Women in the UK workplace have undoubtedly taken great steps over the past 40 years, but at the current rate of progress it will take 50 years to close the gender pay gap and a child born today will not see equal representation in her lifetime. Our panel discuss the progress that women have made across politics, economics, academia and the armed forces, but also what obstacles remain to be overcome and what can be done to challenge the barriers that prevent women progressing.
Harriet Harman (@HarrietHarman) was elected as Labour MP for Peckham in 1982. Joining a House of Commons which was 97% male, she had three children while in Parliament. She has been politics' most prominent champion for women's rights, introducing the National Childcare Strategy, the Equality Act and changing the law on domestic violence. She was the first woman to represent the Labour Party at Prime Minister's Questions. Her memoir A Woman's Work is published in February 2017.
Katrine Marçal (@katrinemarcal) is a columnist for Swedish paper Aftonbladet where she writes articles on Swedish and international politics, economics and feminism. and author of Who Cooked Adam Smith's Dinner? which was shortlisted for The August Prize and won the Lagercrantzen Award.
Alexandra Pollard is a Lieutenant Commander in the Royal Navy, having joined in 1997. She has had a varied and challenging career, mostly at sea, since passing out from Britannia Royal Naval College. In 2014, she became the Executive Officer and Second in Command in HMS RICHMOND, joining her in the South Atlantic and then deploying for 9 months in 2015 to the Arabian Gulf and Indian Ocean to support counter narcotics operations. During the final months of this deployment RICHMOND was re-tasked to support the migrant crisis in the Mediterranean as part of the multi-national Operation SOPHIA which saw her taking the role of On Scene Commander in the rescue of 3000 migrants by 7 different ships. Now employed within the Naval Personnel area, she is conducting a short period as a Career Manager for Warfare Officers before returning to sea in 2017 in Command of HMS NORTHUMBERLAND.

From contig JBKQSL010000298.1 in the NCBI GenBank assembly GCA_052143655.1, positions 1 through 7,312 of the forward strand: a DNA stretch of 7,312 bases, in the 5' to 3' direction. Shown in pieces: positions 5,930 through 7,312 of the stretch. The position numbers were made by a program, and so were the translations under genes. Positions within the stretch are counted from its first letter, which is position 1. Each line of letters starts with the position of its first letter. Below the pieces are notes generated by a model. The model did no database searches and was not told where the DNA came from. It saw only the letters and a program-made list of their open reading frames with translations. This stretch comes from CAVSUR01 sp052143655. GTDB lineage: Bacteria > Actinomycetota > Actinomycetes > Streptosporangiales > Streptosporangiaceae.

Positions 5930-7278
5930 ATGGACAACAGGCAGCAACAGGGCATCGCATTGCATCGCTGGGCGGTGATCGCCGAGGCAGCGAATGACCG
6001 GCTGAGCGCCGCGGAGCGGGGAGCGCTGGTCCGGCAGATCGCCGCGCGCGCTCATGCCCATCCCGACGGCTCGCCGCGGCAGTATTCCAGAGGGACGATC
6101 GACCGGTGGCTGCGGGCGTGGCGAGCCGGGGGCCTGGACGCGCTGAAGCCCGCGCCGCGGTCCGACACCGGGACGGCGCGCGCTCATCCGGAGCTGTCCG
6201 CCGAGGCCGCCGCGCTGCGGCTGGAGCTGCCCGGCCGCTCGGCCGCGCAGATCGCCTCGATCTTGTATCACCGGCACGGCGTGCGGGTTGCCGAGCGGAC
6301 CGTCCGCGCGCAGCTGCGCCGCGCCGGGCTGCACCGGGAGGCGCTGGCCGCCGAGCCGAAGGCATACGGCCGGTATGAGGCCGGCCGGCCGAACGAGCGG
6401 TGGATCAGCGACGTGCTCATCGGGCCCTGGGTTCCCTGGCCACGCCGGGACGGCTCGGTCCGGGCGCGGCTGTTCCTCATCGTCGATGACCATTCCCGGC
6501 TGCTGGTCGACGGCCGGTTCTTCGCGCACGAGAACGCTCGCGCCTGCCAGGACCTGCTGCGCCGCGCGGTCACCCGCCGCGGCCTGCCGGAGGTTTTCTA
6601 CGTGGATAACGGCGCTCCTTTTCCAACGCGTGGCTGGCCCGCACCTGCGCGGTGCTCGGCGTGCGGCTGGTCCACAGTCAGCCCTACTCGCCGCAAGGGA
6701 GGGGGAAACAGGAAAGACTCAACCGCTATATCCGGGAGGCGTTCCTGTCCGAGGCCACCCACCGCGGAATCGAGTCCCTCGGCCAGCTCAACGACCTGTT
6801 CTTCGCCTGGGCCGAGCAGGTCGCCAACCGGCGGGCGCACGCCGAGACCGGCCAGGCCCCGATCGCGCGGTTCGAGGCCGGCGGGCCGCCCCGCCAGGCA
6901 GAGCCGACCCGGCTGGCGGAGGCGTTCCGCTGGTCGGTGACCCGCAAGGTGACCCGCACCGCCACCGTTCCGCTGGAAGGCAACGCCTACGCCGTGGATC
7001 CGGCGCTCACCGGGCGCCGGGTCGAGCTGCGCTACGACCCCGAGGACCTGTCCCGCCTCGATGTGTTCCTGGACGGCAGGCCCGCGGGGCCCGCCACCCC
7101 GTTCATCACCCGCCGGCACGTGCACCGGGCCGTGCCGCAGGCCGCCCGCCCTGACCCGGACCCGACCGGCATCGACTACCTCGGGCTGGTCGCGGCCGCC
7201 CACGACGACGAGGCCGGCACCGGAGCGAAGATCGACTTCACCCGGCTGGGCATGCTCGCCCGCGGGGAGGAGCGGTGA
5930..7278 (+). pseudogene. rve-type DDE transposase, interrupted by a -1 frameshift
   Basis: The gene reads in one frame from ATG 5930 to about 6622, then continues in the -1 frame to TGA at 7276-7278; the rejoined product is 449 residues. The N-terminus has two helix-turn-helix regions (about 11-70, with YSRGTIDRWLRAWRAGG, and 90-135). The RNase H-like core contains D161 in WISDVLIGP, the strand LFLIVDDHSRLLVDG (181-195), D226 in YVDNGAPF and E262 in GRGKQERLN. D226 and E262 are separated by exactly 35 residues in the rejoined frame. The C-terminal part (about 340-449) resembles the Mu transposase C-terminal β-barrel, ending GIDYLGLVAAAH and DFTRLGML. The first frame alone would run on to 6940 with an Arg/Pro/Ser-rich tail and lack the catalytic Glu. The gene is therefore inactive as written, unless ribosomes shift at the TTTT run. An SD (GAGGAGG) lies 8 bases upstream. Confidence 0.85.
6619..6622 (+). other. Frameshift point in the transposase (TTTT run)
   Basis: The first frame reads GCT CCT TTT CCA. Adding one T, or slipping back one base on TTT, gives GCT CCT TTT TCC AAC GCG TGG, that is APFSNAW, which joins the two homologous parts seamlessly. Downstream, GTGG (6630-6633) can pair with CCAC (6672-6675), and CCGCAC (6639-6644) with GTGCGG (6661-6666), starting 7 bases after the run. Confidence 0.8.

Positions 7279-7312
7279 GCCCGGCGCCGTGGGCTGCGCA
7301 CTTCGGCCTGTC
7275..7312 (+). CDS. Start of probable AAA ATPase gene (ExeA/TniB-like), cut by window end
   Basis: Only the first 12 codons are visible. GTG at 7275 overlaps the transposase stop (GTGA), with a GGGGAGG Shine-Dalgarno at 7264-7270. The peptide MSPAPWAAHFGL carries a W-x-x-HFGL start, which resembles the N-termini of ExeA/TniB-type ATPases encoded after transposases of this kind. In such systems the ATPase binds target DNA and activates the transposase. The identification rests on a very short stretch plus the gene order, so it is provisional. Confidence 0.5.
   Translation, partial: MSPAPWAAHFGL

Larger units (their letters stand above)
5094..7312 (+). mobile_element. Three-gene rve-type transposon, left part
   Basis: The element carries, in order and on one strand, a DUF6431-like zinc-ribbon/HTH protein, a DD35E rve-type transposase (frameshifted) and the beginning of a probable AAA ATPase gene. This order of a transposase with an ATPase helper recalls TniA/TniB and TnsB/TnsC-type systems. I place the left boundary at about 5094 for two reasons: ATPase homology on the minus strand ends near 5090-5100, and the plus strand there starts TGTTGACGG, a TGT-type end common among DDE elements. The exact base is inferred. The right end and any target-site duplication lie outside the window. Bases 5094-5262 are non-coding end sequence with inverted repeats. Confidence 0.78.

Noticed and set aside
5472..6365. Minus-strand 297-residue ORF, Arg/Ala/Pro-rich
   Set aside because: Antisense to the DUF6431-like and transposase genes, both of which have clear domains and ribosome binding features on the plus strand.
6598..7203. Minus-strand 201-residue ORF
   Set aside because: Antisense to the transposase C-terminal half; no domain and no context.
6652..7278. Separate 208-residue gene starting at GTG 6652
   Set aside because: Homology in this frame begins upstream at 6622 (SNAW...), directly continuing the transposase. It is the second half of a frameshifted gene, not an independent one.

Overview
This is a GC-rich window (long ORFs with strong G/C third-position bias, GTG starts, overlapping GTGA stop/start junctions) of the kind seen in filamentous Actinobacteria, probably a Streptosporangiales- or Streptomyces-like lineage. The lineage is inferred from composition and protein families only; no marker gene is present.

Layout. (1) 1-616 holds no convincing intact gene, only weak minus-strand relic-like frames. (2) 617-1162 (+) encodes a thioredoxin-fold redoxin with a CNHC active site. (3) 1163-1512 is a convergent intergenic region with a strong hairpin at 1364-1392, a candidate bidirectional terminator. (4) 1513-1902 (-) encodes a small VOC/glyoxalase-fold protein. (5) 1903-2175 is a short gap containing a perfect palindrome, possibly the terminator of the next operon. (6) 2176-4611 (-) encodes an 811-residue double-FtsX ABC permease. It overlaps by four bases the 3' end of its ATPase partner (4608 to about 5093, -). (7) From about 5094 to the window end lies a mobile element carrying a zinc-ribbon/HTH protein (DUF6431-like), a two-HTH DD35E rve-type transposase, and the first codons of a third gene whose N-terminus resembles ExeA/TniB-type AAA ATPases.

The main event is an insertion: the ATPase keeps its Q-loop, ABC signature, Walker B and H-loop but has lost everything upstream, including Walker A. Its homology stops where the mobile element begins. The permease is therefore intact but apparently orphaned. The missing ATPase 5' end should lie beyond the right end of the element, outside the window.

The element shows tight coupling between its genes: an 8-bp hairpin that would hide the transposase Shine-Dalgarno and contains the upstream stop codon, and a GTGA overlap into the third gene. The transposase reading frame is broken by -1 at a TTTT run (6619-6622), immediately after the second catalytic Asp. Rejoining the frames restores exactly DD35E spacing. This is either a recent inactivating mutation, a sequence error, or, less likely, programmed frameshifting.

Nicola Rollock (@NicolaRollock) is Deputy Director of the Centre for Research in Race & Education at the University of Birmingham. She is interested in improving the ways in which we commonly think about racism and in identifying solutions to persistent race inequalities within the education system and the workplace. Nicola is Editor of the journal Whiteness & Education and lead author of the award-winning book The Colour of Class: the educational strategies of the Black middle classes. She is a trustee of the British Educational Research Association (BERA), which works to support and improve educational research across the UK and, is a Patron of the Equality Challenge Unit’s Race Equality Charter, which is aimed at improving the experiences and success of faculty and students of colour. Nicola was selected, in 2015, as a Woman of Achievement by the Women of the Year Council and was included in the 2014 Powerlist of Britain’s most influential Black people.
Alison Rankin Frost is a communications strategist specialising in brand and reputation resilience. She is a lay Governor of LSE.
Suggested Twitter hashtag for this event: #LSELitFest
This event forms part of the LSE Space for Thought Literary Festival 2017, taking place from Monday 20 - Saturday 25 February 2017, with the theme "Revolutions".
Podcast & Video
A podcast and video of this event is available to download from Women in Work: An unfinished revolution?
Podcasts and videos of many LSE events can be found at the LSE Public Lectures and Events: podcasts and videos channel.